May links Russian UN vetoes on Syria to Salisbury attack

The British prime minister accused Moscow of enabling chemical weapons use in Syria

Britain's Prime Minister Theresa May speaks during a joint press conference with Danish Prime Minister following talks at Christiansborg Castle in Copenhagen, Denmark, on April 9, 2018. / AFP PHOTO / Ritzau Scanpix AND Scanpix / Mads Claus Rasmussen / Denmark OUT
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British Prime Minister Theresa May launched another attack on Russia on Monday, accusing President Vladimir Putin's government of enabling chemical weapons attacks in Syria and repeating her government's view that a nerve agent attack on a Russian double agent in England originated in Moscow.

Speaking in Copenhagen alongside Danish counterpart Lars Løkke Rasmussen, Mrs May addressed the "barbaric" chemical weapons attack in Douma on Saturday, saying that "if confirmed, this is yet another example of the Assad regime's brutality and brazen disregard for its own people and for its legal obligations not to use these weapons".

Mrs May said that if the Syrian government is responsible, President Bashar Al Assad and his backers – including Russia – "must be held to account".

“In recent years, Russia’s repeated vetoes at the United Nations have enabled these rules to be broken and removed mechanisms that allow us to investigate and hold to account chemical weapons attacks in Syria. This must stop,” she said.

Mrs May tied Moscow's actions at the UN with the Novichok chemical weapon attack on Sergei Skripal and his daughter Yulia, saying that "we [have seen] a similar recklessness last month with the use of chemical weapons on the streets of Salisbury.

“The UK’s case for holding Russia responsible for the attempted murder of Sergei and Yulia Skripal is clear.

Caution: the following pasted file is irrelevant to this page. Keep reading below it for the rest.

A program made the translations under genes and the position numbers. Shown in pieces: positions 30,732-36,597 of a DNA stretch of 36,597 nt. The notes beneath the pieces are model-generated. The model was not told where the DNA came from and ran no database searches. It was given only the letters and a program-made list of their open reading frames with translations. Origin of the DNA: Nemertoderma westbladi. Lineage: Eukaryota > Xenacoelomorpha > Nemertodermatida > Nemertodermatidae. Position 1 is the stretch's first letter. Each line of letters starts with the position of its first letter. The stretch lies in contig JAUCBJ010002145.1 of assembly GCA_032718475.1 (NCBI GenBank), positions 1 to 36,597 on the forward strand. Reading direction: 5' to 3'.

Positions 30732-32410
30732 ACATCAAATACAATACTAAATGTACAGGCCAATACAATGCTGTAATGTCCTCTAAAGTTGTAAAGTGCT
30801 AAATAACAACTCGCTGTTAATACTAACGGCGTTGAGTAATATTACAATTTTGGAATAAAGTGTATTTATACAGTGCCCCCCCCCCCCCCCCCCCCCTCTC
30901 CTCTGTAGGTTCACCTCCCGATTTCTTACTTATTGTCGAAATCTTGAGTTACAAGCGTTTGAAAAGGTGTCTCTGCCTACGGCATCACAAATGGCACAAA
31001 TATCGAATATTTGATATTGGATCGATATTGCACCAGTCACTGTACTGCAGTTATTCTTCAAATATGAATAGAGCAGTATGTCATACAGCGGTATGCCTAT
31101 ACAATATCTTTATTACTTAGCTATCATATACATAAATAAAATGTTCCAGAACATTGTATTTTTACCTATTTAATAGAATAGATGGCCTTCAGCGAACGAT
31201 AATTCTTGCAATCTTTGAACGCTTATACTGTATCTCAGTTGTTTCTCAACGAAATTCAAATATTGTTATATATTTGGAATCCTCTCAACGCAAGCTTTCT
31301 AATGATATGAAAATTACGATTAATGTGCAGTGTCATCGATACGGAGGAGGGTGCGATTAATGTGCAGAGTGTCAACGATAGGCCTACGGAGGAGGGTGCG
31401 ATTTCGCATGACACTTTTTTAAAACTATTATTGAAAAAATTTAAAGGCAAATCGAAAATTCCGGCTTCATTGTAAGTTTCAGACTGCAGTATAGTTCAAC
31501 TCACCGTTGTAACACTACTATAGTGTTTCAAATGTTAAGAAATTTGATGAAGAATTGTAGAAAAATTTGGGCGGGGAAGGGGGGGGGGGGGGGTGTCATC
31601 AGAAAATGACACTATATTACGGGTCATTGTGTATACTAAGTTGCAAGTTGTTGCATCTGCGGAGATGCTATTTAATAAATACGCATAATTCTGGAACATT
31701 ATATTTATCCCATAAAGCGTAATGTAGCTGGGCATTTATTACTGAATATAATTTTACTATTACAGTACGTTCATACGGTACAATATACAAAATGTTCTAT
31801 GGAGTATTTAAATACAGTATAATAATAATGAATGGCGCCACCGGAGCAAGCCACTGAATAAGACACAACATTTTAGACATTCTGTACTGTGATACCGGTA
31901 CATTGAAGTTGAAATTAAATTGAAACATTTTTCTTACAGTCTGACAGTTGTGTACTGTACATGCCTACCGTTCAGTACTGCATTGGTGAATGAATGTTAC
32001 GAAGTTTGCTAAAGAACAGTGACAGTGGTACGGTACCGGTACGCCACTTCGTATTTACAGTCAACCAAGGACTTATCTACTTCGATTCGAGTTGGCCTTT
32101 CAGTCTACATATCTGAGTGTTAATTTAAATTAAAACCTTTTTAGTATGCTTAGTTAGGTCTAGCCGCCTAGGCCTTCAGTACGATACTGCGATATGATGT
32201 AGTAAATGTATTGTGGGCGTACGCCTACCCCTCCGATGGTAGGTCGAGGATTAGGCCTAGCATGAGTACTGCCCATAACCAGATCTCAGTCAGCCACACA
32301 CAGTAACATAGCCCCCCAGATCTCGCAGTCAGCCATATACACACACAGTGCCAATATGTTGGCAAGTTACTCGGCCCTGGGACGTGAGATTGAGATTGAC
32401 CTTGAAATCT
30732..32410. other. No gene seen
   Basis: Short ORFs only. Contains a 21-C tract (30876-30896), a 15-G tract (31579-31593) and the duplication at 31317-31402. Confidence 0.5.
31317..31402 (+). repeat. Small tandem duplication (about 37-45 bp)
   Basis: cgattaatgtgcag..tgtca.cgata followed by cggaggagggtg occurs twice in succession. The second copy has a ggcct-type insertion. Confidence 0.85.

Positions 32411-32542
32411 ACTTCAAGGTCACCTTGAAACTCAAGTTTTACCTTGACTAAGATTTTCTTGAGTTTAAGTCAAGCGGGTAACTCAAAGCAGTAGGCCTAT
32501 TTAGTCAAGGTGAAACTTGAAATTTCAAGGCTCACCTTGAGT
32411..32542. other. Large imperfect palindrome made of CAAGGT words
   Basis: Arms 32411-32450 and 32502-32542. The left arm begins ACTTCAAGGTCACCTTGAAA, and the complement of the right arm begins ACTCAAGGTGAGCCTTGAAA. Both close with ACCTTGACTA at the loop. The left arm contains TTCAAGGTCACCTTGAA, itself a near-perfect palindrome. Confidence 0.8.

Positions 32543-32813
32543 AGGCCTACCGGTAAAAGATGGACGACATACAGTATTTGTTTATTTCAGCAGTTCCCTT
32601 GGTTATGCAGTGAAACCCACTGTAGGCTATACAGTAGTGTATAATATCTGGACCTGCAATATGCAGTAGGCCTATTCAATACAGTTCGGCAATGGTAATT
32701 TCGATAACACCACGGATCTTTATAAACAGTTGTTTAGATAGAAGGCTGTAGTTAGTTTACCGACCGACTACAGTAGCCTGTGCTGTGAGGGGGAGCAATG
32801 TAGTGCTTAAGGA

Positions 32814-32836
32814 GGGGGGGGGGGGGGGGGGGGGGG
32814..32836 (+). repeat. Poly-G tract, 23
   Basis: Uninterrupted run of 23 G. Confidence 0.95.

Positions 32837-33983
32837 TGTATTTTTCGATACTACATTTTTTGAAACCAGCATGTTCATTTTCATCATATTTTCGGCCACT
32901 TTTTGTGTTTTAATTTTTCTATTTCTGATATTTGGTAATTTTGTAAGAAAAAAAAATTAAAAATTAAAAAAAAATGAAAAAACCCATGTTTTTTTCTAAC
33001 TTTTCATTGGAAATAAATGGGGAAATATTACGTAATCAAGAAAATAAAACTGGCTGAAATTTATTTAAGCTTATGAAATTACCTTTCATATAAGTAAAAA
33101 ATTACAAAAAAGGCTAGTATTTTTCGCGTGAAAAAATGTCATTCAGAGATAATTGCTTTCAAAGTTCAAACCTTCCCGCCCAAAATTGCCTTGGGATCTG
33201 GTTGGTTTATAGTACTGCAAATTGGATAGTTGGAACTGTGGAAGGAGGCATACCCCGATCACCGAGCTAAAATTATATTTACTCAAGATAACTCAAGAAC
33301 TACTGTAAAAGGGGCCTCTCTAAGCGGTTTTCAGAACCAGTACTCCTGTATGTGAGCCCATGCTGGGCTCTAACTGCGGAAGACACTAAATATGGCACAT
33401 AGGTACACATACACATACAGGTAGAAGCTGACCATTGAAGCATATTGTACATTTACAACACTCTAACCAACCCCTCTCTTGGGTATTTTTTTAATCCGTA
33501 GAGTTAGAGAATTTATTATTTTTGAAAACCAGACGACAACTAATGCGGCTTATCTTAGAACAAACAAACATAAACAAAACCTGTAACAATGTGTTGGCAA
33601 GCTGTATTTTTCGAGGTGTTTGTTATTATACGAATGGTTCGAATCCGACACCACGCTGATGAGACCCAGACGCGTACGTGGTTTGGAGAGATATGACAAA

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“Based on our world-leading experts at Porton Down positively identifying the chemical agent as a Novichok; our knowledge that Russia has previously produced this agent and retains the capability to do so; Russia’s record of conducting state-sponsored assassinations; our assessment that they view some defectors as legitimate targets for assassination, and our information indicating that they have investigated ways of delivering nerve agents, probably for assassination, and as part of this programme have produced and stockpiled small quantities of Novichoks, the government has concluded there is no plausible explanation other than that Russia was responsible.”

She praised Denmark and other allies’ support of the British position as showing “a clear acknowledgement of the shared threat Russia poses to our security on a range of fronts. This increasingly hostile behaviour has involved a sustained campaign of cyber espionage, and disruption including against Denmark.”

The British PM vowed “to stand up for the fundamental values that underpin our way of life. And we agreed today on the need to do more – alongside our allies – to counter the growing challenge from Russia to international security.”